The Cosmo Project: Content Strategy

Cosmo Project Content Strategy

Welcome to the second post in The Cosmo Project. I’m going to discuss my content strategy for the site, and what I plan on doing over the next few months.

First and foremost, I need to start by saying the way that the content on Cosmo is organized isn’t just like a traditional blog (i.e. what you see on this site). There are two ways I’m adding content to it:

  • Static Pages
  • Blog Posts

In WordPress, you can publish new content as “posts” or “pages”.

WordPress Pages and Posts

When most people want to add new content, they just add a new post, so it shows up on their blog. But when you add content as pages, you get the ability to do some different things, primarily adding Parent Pages. I’ll break down why that’s important and how I’m using parent pages in the Cosmo Project next.

Silo Structure For Content & SEO

For an in depth guide on Siloing, I high recommend reading Bruce Clay’s page on it. He goes in depth and explains it VERY well. That’s where I learned it from, and I’m super thankful that I did.

Basically, Siloing is about grouping similar/related pages together.

Adding parent pages in WordPress makes it easier to silo your content. Parent pages let you create a hierarchy to your content. For instance, let’s look at this URL:

yoursite.com/dogs/beagles

In that URL, the “/dogs” is a parent page of “/beagles”. So why is this useful or important?

I’ll spare you the technical details and say it comes down to organization. A lot of bloggers and website owners in general don’t consider page structure because it’s not taught very often. You just publish your content and hope people can find it on your site. However, the better you’re able to organize your site, the easier it is for people and search engine bots to navigate.

Imagine walking into the grocery store and you’re looking for snacks for a party you’re hosting. Two of the items you want are chips and dip. You want some Doritos, potato chips and some nacho chips. But you also want some queso dip, ranch dip (yuck!), and salsa. Now, imagine if the Doritos, potato chips and nachos were all in different aisles, and so were the dips. It would take you longer to find what you were looking for and you’d probably get lost.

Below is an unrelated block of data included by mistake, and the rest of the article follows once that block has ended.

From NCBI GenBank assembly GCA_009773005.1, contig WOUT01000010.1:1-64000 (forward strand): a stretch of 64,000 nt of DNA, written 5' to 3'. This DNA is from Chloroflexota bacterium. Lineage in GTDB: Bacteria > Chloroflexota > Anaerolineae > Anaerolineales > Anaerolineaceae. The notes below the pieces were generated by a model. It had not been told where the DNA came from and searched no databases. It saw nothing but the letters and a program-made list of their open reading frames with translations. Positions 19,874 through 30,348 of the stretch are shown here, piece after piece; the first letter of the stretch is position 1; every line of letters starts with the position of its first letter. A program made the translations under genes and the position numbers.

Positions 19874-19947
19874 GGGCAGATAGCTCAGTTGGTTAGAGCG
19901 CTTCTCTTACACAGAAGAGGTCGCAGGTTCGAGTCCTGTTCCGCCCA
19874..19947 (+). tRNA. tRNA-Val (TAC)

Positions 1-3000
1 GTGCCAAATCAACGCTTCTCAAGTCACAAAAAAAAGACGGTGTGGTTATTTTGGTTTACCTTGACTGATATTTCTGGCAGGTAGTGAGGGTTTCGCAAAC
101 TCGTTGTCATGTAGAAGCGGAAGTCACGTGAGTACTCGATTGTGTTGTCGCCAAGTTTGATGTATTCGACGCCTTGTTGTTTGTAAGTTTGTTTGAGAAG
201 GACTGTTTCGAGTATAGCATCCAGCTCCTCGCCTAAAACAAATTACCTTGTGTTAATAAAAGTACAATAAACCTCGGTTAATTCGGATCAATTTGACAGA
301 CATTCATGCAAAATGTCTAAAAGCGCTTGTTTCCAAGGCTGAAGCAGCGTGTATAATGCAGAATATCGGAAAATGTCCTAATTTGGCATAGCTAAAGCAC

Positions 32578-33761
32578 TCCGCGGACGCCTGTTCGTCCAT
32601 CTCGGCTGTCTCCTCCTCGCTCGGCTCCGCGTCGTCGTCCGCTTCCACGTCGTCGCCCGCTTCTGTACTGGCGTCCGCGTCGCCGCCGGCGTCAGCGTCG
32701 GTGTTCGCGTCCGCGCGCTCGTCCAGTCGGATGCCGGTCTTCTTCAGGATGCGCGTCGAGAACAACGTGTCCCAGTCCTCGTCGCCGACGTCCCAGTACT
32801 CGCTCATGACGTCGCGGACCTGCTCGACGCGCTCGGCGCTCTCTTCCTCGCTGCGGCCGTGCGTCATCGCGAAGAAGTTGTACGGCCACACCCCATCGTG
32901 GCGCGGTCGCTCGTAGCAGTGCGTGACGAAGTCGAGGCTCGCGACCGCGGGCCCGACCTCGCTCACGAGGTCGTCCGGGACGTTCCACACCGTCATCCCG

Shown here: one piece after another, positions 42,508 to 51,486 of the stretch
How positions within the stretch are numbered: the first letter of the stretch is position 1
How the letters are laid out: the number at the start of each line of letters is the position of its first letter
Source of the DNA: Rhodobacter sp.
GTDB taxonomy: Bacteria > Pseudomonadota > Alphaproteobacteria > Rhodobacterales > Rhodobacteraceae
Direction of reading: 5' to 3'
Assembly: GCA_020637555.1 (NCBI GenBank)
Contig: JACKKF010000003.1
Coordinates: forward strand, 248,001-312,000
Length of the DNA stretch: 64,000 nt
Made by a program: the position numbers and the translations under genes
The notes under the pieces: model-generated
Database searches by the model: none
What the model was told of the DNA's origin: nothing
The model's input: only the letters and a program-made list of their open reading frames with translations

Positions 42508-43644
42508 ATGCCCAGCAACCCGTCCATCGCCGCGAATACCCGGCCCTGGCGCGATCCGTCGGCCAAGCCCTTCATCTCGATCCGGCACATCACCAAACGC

That’s exactly what’s happening on a lot of websites. Related content is scattered without any type of structure or organization. So when people visit, they’re wandering around aimlessly to find what they’re looking for.

Now let’s look at an example. Let’s say you own a site about dogs. On the site, you talk about different breeds of dogs, and have special content for each type of dog. Most people would probably structure the pages like this.

yoursite.com/beagles

yoursite.com/poodles

yoursite.com/boxers

But think about it from a logical standpoint. All of those pages have to do with dog breeds. Wouldn’t it be easier to navigate if you put each breed underneath the umbrella of “dogs” or even “dog breeds”? Going back to the grocery store scenario from earlier. Doritos, potato chips and nachos are all chips, so why put them in different aisles? It makes more sense to have them all in the “chips” aisle right?

Creating the page yoursite.com/dogs, and using that as a parent page for all of the different breeds you talk about is easier to navigate. So “/dogs” becomes like the “chips” aisle in the grocery store.

yoursite.com/dogs/beagles

yoursite.com/dogs/poodles

yoursite.com/dogs/boxers

What this structure tells search bots is that the page /beagles is inside the /dogs category. In other words, beagles are a type of dog. Even more, it tells them that /beagles, /poodles, /boxers have a connection, in that they’re all dogs. This gives search engines (ok, I’m just going to say Google since that’s the main one people care about. But it applies to all of them) a better understanding of the overall topic of your site and the pages on it.